Bit Depth, Colors and Digital Photos
|Areas of Science||
Photography, Digital Photography & Video
|Time Required||Very Short (≤ 1 day)|
|Material Availability||Specialty Item: Requires Adobe Photoshop or similar photo editing software|
|Cost||Very Low (under $20)|
AbstractHow many bits of information are in a digital photo? It depends on how many possible colors there are. Learn how to choose the right number of colors and bits to post your photo on the web or send it to your best friend.
The objective is to investigate the relationship between the number of bits in a digital image and the number of colors and file size of the image.
Sara Agee, Ph.D., Science Buddies
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Last edit date: 2020-01-12
A bit is the smallest unit of measurement regarding computer data. Each bit indicates one of 2 different states, on (represented by a 1) or off (represented by a 0). A single bit does not convey much information, but you can string bits together in binary codes to represent numbers, words, music, pictures, or any other type of computer data. In fact, all computer data is coded in binary numbers, and looks like a series of zeros and 1's:
For a digital photo, bit depth is the number of colors that can be shown in the image. Because the bits can only indicate one of 2 possible states (0 or 1), the number of colors can only be powers of 2. Some examples of bit depths (and the calculation of the decimal number for those of you who know exponents) for image files are: 2-bit (2^2 = 4 colors), 4-bit (2^4=16 colors), 8-bit (2^8=256 colors), 16-bit (2^16=65,536 colors), and 24-bit (2^24=16,777,216 colors).
"Every color pixel in a digital image is created through some combination of the three primary colors: red, green, and blue. Each primary color is often referred to as a "color channel" and can have any range of intensity values specified by its bit depth. The bit depth for each primary color is termed the "bits per channel." The "bits per pixel" (bpp) refers to the sum of the bits in all three color channels and represents the total colors available at each pixel. " (McHugh, 2005)
The larger the bpp is, the more colors can be used in the image. The smaller the bpp is, the less colors can be used in the image. Since images with more colors contain more information, they have larger file sizes. In this way, the bpp of an image is related to the file size and the number of colors.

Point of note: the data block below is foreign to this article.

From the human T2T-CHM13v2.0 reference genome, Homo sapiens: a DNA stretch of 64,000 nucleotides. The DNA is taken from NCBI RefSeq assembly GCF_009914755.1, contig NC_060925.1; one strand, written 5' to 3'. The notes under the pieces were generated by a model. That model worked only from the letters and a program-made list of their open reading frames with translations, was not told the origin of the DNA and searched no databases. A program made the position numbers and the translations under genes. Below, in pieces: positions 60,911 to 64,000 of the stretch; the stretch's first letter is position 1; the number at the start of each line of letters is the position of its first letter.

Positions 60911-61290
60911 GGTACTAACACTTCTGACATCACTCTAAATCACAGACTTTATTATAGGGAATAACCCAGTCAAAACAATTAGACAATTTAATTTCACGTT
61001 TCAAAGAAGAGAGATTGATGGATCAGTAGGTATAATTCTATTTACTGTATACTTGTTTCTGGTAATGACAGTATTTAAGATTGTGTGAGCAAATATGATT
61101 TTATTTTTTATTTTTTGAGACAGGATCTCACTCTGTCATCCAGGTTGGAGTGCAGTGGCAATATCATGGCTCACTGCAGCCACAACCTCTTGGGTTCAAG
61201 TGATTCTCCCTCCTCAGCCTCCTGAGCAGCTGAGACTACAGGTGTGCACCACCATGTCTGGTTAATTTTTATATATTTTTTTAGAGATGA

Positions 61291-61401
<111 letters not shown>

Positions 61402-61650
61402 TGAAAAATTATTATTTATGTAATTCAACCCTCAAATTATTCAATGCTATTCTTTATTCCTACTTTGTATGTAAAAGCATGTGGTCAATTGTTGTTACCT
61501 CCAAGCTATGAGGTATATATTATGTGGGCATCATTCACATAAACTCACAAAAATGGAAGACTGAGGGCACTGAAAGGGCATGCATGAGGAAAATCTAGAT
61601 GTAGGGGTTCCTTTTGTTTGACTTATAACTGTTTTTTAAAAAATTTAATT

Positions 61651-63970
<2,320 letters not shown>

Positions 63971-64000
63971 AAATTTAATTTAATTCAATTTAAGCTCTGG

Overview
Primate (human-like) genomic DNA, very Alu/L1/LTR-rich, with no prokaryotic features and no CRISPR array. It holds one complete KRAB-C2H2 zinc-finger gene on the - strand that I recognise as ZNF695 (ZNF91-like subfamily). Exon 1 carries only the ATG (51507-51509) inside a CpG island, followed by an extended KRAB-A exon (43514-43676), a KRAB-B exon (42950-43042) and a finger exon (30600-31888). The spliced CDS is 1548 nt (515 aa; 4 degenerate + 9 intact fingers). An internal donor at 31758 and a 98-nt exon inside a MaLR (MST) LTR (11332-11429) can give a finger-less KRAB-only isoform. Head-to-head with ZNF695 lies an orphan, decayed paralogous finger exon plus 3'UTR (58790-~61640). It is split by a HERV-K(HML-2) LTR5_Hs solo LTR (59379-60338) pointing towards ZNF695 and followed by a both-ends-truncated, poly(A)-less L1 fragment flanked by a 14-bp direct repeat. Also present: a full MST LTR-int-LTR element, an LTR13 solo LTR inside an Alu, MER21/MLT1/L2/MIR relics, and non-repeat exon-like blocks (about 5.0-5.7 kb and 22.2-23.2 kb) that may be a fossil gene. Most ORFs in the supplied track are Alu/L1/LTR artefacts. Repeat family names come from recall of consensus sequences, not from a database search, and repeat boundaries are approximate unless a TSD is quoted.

In this experiment you will change the number of colors in a digital photo and measure the effect on file size and bpp and download time. Will the file size and download time always increase if the bpp increases? How will changing the bpp of an image change the number of colors that are possible? Is the relationship linear?
Terms and Concepts
To do this type of experiment you should know what the following terms mean. Have an adult help you search the internet, or take you to your local library to find out more!
- binary code
- bit depth (bits per channel)
- bits per pixel (bpp)
- file size
- What is a bit?
- How many bits will make a good quality image?
- How will the number of bits change the number of colors and the file size?
- 2005a. "Color/Bit Depth and Image Resolution," Adobe Web Tech Curriculum, Adobe Systems, Inc. San Jose, CA. [accessed: 4/24/06]
- 2005b. "Adobe Digital Kids Club." Adobe Systems, Inc. San Jose, CA. [accessed: 4/24/06]
- Sean McHugh, S., 2005. "Tutorials: Bit Depth," Cambridgeincolour.com, Cambridge, UK. [accessed: 4/24/06]
- Wilson, Tracy V., Nice, K., and Gurevich, G. 2005. "How Digital Cameras Work." HowStuffWorks, Inc. Atlanta, GA. [accessed: 4/24/06]
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Materials and Equipment